Sunday, November 15, 2015

Holiday Depression

The holiday season can be filled with parties and activities to celebrate with family and friends. For others it can be a time of sadness, loneliness and anxiety about an uncertain future and economy. During our lifetime we have all experienced melancholy feelings during the holidays with the loss of family members, divorce, arguments and the stress of over extending your budget. Holiday depression can evolve from the stress and disappointment of unrealistic expectations that were envisioned.
Holiday stress
One in ten American adults have depression that is genetically based and treated with medication. Sadness is a deep personal feeling. What makes one person sad won’t affect another person. Holiday sadness can be attributed to built-up expectations, disappointments from previous holidays, stress or fatigue from preparations, and financial worries. Headaches, excessive drinking, overeating and insomnia are some triggers to expound holiday stress. This can happen to seniors, men, women, and the sullen teenager.
Holiday preparations
In preparation for the holidays define your personal limits and stick to them. Decide what activities you would like to participate in, entertain in the home, visit relatives or travel during the holiday. Have a family meeting and discuss the options available to you. There is no one correct way to celebrate the season.
There are many options to relieve the stress and scale back the celebration. Decorate your home with the favorite traditional items or ones that hold the most memories for your family. Then create a budget and determine what you can spend for each person on your list and make no exceptions that would put you over your limit. Planning your holiday meal should be put in your expenses also.
If your family complains about the downsizing of the holiday explore the opportunities in helping others. There are several ideas that you and your family could choose from such as volunteering at the food bank, buying a gift for the Angel tree, or visiting seniors at nursing homes. Your family could attend church services and musical concerts that can replenish the holiday spirit when you feel overwhelmed. Making time to take care of yourself is also a gift because you will then have the energy to do for others. Determine what positive changes can be made this year so that you and your family are blessed with a happy and healthy holiday.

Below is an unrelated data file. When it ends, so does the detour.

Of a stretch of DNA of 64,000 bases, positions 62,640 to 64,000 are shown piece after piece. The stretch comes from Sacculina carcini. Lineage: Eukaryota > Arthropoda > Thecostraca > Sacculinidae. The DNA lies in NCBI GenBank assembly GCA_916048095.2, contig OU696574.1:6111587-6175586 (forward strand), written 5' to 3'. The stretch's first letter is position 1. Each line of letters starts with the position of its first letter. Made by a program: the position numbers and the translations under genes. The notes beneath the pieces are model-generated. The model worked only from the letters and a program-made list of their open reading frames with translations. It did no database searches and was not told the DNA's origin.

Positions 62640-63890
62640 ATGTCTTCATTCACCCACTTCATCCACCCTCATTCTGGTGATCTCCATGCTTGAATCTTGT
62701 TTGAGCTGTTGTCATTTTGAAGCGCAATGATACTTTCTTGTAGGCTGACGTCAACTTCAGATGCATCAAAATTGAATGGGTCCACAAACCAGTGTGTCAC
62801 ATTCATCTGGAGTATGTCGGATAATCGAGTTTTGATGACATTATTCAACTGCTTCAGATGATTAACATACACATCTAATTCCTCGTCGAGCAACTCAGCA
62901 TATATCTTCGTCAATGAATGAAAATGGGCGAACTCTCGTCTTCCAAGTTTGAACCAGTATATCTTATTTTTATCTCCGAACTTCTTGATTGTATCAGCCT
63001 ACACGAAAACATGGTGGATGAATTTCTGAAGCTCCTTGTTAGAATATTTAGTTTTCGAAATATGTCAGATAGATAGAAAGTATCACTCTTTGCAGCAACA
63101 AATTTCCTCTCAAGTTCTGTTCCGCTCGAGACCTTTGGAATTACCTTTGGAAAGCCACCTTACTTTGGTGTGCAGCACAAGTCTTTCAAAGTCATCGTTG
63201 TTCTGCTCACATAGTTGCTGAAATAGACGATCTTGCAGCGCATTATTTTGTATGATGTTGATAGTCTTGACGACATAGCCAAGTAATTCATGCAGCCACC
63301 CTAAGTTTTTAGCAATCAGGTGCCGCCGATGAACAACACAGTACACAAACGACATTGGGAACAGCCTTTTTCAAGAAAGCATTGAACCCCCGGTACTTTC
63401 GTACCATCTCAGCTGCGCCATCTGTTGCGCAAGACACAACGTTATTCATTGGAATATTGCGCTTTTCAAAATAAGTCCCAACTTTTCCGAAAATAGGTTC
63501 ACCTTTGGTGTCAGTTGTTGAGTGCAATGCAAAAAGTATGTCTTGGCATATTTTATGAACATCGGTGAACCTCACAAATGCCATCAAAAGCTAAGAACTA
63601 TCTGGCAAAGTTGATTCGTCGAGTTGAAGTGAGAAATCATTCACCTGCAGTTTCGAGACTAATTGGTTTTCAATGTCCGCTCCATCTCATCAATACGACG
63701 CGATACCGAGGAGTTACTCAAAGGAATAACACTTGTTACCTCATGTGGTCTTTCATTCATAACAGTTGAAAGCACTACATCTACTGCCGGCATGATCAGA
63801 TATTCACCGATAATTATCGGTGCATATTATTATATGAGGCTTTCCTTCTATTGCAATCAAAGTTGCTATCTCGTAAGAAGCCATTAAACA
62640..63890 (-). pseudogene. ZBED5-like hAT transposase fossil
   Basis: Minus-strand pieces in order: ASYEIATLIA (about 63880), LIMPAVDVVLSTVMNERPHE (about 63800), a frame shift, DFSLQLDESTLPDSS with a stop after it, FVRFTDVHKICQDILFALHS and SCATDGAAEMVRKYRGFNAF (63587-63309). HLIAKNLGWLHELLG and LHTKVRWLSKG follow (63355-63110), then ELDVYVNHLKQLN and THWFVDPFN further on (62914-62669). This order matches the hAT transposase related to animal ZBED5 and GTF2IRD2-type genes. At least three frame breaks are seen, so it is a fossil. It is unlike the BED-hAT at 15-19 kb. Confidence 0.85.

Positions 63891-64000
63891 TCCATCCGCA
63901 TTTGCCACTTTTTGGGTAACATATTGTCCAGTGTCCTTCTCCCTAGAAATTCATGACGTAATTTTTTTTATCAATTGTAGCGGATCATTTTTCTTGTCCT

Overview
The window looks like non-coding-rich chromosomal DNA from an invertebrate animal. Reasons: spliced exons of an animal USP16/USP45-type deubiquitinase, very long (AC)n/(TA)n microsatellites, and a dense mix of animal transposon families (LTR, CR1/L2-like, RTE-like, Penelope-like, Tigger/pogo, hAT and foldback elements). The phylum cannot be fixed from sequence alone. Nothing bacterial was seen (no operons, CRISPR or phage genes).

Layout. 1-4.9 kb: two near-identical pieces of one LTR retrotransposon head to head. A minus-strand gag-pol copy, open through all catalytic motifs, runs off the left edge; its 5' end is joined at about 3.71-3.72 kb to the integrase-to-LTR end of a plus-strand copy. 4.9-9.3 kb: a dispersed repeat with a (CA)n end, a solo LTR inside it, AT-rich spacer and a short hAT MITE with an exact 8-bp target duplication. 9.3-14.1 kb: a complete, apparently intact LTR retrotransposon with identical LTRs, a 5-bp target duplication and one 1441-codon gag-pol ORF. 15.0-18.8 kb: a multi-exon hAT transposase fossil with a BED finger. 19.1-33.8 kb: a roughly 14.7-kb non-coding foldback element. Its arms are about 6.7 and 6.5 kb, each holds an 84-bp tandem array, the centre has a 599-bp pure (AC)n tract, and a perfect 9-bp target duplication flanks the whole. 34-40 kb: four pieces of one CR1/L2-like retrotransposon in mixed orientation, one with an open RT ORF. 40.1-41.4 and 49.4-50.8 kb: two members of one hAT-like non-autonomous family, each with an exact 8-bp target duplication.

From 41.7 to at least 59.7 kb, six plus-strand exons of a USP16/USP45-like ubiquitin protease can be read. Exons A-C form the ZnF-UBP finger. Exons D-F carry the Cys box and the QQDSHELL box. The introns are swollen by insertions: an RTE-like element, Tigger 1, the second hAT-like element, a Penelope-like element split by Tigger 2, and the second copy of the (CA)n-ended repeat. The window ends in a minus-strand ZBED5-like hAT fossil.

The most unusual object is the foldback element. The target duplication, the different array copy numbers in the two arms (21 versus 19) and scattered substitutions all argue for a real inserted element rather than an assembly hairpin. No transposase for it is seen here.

Sunday, November 01, 2015

Blending Families

Research has found that it takes at least four years for a stepfamily to blend and longer if the children are older.  There is no magic time table for success but children will adjust better to a blended family if there are positive attitudes about the adjustments everyone is experiencing.  Families won’t bond immediately and you will have to determine ways to merge different routines, rules and personalities.   

Steps to blending 

It is normal for children to be unsure about their relationship with a new step-parent.  When building relationships try to start with just eating as a family, watch a program together, walk the family pet or attend an activity together.  Try to take it slow and learn the interest and personalities of the children.  Blending families can also be an introduction of new cultures, religions, and hobbies.  Communicating those differences can also help the family bond as they learn more about each other.  

We can’t assume that over time, children will naturally adjust to their new roles and relationships that arise when families are blended.  A new parent figure can increase stress in young people because their relationships tend to be more conflict ridden.  Problems also arise when teens feel they have to compete for parental attention. Social Science research reports that boys living with half or step-siblings have the most difficulty adjusting to the blended family.  Teenagers in families with different biological parents have been reported to have lower grades and more behavior problems than other adolescents.  These problems may not improve over time.  

Work together

The biological parents must work together and co-parent the children as they strive to blend the new family systems. If the discord in your blended family escalates then seek insight from a counselor or your church pastor on ways to resolve the conflict. Set a time to have family meetings to discuss concerns and options available to resolve them. This will help the children realize that a blended family can also give them more people in their lives that care about them.